I’m going to vote for Levine, because he’s better than Allen. Anything is better than Allen. But I truly resent having my voice muffled in this way. My candidate has been thrown out of the election entirely. Republicans are denied a voice and that is, I think, a complete failure of representation. It’s one thing always to lose; it’s another thing to be unable even to cry out as you do.
Could there be a better “compare and contrast”?
No comment from me. You all know what I’m thinking:
Starting Wednesday, Californians can register to vote online, a change implemented just in time for the November presidential election.
Made possible by a 2011 bill authored by Sen. Leland Yee, D-San Francisco, the online system will allow people whose signature is already on file with the state Department of Motor Vehicles to transfer their voter registration form electronically to county elections officials from the secretary of state’s website. Since 2009, voters have been able to access a voter registration form online, but until now, they had to print it out and mail it in.
For the November election, Californians have until Oct. 22 to register.
Okay, I’ll add just one thing: The Progressive California legislature just approved driver’s licenses for illegal aliens.
That’s all folks.
If you’re old enough to remember the Soviet Union, you’re also old enough to remember that, when the American news reported that voter turnout was 50 or 60% for a given election, the Soviets would boast that they had 100% turnout for all elections. Even I, a child, realized that there was a connection between that high voter turnout and the fact that the Communist party candidates routinely received . . . wait for it . . . 100% of the votes cast by 100% of the population.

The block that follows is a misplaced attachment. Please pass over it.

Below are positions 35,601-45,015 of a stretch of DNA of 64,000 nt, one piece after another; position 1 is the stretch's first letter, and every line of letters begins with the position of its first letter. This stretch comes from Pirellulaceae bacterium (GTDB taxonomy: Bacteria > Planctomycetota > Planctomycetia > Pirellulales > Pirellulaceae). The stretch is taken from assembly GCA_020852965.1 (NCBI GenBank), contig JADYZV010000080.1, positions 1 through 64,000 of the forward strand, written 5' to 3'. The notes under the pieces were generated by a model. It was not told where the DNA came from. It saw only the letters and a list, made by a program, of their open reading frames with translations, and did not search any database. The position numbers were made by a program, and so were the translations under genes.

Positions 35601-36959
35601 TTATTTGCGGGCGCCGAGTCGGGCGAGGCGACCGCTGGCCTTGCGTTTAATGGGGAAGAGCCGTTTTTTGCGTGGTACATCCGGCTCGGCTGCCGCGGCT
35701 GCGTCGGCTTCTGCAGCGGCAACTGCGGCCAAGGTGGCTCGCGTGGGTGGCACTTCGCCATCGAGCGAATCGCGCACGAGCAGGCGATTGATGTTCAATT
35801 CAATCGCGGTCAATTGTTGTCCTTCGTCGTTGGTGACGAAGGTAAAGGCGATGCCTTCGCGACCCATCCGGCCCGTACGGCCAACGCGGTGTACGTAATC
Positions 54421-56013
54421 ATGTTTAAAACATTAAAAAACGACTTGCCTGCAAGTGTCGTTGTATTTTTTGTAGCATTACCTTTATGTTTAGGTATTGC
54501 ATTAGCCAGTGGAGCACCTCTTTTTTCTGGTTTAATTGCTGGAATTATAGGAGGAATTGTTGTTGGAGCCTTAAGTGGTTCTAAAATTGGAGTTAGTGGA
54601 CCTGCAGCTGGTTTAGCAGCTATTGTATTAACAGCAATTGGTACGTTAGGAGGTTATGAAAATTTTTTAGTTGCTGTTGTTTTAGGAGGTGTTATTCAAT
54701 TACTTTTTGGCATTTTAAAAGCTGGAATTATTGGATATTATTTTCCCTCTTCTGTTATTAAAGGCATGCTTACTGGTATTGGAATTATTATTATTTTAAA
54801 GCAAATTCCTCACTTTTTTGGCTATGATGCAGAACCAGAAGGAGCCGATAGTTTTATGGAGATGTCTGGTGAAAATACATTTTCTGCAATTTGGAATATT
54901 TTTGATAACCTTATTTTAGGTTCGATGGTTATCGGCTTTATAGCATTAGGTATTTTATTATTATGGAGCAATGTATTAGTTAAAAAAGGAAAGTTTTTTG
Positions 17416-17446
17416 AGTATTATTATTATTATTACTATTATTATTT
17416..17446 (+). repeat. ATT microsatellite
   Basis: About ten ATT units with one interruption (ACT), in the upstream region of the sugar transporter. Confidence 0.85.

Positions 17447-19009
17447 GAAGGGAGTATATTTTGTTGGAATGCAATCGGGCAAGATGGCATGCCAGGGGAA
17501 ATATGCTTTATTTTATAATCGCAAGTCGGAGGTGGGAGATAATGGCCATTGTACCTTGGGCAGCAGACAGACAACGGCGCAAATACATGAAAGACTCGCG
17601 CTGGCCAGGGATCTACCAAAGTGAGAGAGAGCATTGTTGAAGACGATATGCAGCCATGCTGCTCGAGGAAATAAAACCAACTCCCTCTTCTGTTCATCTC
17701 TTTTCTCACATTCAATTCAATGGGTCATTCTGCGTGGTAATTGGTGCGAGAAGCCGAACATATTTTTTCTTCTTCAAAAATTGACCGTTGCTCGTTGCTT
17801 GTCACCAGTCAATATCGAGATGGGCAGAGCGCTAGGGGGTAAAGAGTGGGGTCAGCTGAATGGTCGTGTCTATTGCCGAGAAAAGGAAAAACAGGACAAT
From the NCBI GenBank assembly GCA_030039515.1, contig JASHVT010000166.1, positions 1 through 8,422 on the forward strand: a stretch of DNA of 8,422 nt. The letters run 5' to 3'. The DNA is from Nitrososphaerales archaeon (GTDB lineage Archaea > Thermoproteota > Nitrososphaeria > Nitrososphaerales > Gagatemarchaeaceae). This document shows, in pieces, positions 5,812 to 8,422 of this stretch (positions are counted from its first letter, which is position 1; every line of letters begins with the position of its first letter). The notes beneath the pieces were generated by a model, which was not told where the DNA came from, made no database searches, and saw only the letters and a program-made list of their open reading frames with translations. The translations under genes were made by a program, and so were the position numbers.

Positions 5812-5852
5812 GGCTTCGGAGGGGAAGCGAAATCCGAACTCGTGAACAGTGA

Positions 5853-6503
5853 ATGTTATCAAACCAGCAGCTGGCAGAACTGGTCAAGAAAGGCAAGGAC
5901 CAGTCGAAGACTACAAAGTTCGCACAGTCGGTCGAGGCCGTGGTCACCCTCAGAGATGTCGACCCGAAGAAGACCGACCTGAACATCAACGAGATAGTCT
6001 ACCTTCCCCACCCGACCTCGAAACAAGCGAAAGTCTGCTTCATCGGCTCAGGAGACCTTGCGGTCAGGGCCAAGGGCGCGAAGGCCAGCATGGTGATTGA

In those countries that haven’t yet become Leftist dictatorships, mandatory voting is still Leftist party-line voting, because coercion is the only way to drag to the polls people who are so inert they can function only if the government provides continuing, low-level maintenance for them. Is it any surprise, therefore, that a Leftist wants to use the power of the state to force American voters to the polls?
Peter Orszag, former head of the Obama Office of Management and Budget, is desperate. With even Roll Call recognizing that President Obama is fighting an uphill battle for re-election, Orszag is floating a trial balloon: mandatory voting. His call for forced voting comes in an op/ed for Bloomberg News:
The U.S. prides itself as the beacon of democracy, but it’s very likely no U.S. president has ever been elected by a majority of American adults.
It’s our own fault — because voter participation rates are running below 60 percent, a candidate would have to win 85 percent or more of the vote to be elected by a majority.